Best Psychotherapy For Bipolar Disorder

Psychotherapy,bipolar disorder,Psychotherapy for bipolar Disorder

Various psychotherapeutic techniques exist in treating bipolar disorder; at first, it will be best to understand what psychotherapy is and how it works.

Psychotherapists use psychotherapy as part of the treatment plan for patients with mental health issues.

There are many varying techniques used in psychotherapy that employ relationship building, simple dialogue, learning communication, and behaviors that improve the symptoms of bipolar disorder and help the patient deal with relationships.

Most forms of psychotherapy use only spoken conversation. Some also use other forms of communication, such as written, therapeutic touch, art, etc. Psychotherapy occurs within a structured encounter between a trained therapist and the patient(s).

There are five well-tested and widely used psychotherapy techniques for bipolar disorder. Their benefit is increased when used in tandem with medications. The approaches are:

Psychotherapy for Prodrome Detection

In this form of psychotherapy, the psychologist meets with the patient regularly over a certain period. During sessions, they discuss the patient’s personal experience and signs preceding manic and depressive episodes in the past. They then create a plan of action should these symptoms reappear.

The therapist helps the patient maintain a weekly diary on the disorder, increasing it to a daily journal if symptoms appear regularly. Though simplistic, this form of psychotherapy is very effective for understanding the triggers and symptoms of bipolar disorder and goes a long way in educating the patient about the disease.


Psycho-education is a person’s education in areas that serve the goals of treatment and rehabilitation. It involves teaching the patient about their problem, how to treat it, and how to recognize signs of relapse so they can get treatment before their problem worsens or recurs. In this form of therapy, the patient is educated about the following:

  • Bipolar disorder basics
  • Triggering factors
  • Symptoms of onset
  • Forms of treatment
  • Risks associated with treatment

This form of psychotherapy helps the patient understand the disorder and helps them avoid things or situations which may aggravate their condition.

Cognitive Psychotherapy

Cognitive therapy works on the premise that some of the psychological distress is due to distorted thoughts and stimuli that can cause emotional stress. T

his theory has been well-researched and is known to be an effective defense against bipolar disorder.

It is especially effective psychotherapy in patients who experience disruptive negative thoughts. Cognitive therapy helps the patient recognize thought distortions and techniques for correcting them.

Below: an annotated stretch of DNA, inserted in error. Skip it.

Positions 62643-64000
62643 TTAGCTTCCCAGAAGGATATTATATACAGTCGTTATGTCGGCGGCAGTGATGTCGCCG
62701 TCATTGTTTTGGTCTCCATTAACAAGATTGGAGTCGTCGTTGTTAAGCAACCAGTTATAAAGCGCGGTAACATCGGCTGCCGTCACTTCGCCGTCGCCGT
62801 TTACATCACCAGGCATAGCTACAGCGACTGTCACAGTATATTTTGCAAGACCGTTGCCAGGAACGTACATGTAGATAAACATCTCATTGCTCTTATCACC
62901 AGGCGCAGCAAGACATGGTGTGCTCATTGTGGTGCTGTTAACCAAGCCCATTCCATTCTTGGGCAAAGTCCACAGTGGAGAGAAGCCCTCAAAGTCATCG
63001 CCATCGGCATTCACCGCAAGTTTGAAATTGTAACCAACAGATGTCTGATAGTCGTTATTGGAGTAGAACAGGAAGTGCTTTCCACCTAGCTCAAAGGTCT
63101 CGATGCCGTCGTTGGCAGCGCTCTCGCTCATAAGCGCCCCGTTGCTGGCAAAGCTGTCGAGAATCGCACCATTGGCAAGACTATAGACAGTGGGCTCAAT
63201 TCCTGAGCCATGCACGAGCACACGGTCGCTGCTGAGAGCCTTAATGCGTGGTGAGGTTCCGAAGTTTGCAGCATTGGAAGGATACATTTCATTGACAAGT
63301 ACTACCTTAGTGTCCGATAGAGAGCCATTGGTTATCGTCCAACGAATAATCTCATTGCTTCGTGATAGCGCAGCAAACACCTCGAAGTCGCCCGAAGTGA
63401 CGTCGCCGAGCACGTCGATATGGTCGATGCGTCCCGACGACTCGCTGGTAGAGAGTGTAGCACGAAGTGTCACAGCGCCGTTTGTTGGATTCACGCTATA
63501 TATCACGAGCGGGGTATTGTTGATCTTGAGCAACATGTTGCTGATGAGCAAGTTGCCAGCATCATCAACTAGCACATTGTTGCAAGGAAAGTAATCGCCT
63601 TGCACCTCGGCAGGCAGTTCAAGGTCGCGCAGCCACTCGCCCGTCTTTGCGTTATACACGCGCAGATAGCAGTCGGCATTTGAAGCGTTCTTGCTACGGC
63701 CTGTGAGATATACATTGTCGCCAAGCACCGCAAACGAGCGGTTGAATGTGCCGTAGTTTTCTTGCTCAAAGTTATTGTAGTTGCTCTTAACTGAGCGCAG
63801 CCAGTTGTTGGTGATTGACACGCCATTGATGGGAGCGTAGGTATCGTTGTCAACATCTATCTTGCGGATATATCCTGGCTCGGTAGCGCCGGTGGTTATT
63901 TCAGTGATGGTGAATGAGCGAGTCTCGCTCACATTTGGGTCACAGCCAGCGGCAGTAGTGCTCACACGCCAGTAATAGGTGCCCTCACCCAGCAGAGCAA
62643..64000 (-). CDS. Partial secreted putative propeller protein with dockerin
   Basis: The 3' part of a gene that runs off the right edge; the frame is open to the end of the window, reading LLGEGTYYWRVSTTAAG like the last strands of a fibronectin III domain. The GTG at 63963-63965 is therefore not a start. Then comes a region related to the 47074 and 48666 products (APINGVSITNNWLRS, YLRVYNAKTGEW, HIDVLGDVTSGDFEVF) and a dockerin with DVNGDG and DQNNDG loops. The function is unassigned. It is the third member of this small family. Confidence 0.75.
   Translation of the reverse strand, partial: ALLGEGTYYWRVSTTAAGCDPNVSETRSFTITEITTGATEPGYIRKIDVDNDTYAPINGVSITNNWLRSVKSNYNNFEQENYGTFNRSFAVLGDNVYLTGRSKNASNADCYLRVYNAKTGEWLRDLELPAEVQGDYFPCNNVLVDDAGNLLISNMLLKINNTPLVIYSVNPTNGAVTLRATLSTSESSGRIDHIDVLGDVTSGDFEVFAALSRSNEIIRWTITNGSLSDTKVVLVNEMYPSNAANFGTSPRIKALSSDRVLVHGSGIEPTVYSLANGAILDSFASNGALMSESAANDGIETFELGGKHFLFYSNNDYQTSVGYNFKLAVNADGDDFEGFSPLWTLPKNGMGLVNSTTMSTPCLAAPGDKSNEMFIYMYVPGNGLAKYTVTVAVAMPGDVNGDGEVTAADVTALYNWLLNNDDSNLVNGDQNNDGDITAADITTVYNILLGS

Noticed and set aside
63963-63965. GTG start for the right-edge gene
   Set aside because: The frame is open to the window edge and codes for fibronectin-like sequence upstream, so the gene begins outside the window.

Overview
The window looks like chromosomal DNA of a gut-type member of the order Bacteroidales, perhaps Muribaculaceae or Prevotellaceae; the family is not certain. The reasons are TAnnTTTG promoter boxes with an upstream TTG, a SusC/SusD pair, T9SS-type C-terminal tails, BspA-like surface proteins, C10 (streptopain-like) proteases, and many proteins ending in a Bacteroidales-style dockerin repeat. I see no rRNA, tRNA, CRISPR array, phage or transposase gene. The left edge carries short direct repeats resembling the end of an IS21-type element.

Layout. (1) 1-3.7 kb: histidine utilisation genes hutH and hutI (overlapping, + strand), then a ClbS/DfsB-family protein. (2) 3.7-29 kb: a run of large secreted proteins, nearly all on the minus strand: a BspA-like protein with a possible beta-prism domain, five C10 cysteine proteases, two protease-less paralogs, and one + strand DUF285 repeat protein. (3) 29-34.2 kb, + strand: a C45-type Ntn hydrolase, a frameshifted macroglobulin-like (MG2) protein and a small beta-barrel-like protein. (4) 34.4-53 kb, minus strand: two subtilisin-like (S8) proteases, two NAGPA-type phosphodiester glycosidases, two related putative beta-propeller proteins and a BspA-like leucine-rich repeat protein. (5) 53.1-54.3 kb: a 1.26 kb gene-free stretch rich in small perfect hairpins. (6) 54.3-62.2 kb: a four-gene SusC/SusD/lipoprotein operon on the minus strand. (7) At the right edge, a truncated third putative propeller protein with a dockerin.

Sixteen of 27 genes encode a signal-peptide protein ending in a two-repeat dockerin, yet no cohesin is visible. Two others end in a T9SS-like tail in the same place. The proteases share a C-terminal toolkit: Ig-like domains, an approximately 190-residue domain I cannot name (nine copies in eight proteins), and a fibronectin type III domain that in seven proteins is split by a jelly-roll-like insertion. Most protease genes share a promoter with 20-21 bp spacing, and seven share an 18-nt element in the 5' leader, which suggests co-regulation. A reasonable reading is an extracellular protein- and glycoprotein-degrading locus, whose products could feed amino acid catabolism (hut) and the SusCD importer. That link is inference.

The treatment does not aim to change the patient’s outlook on everything but to deal with the ones that cause stress and lead to relapses.

Communication is critical to ensuring the patient and therapist are clear on the negative thoughts, disruptive assumptions, and stressful inferences. As a result, the patient learns to check their reviews and realize the reality of the situation.

Interpersonal/Social Rhythm Psychotherapy

Beneficial psychotherapy for bipolar disorder, this dealing stresses maintaining a day-to-day to-do list and constancy in individual relationships.

Social Rhythm is based on the idea that disruptions in daily routines and problems in interpersonal relationships can cause a recurrence of the manic and depressive episodes that characterize bipolar disorder.

The therapist’s job is to help patients understand how their social relationships and roles are affected by their routines and how their moods can be affected by changes in these routines.

The therapist helps identify what stimuli cause relapse and teaches the patient how to manage stressful events and maintain positive relationships.

Family-Focused Therapy

Family-Focused Therapy (FFT) combines two forms of psychotherapy: psycho-education and family therapy. They focus on family dynamics and relationships and use them to determine how they contribute to changes in bipolar illnesses.

Sometimes called ecological therapies, this form of treatment is used to identify problems and conflicts solely in the family circle that contribute to the patient’s stress and illness, and problems in the family that crop up because of the disease.

They focus on these conflicts and teach the family how to resolve them. In addition, all family members learn about the illness, treatment, and support measures.


Research has proved that these psychotherapy techniques go a long way in treating bipolar disorder and are usually used with medications explicitly designed to tackle bipolar disorder.

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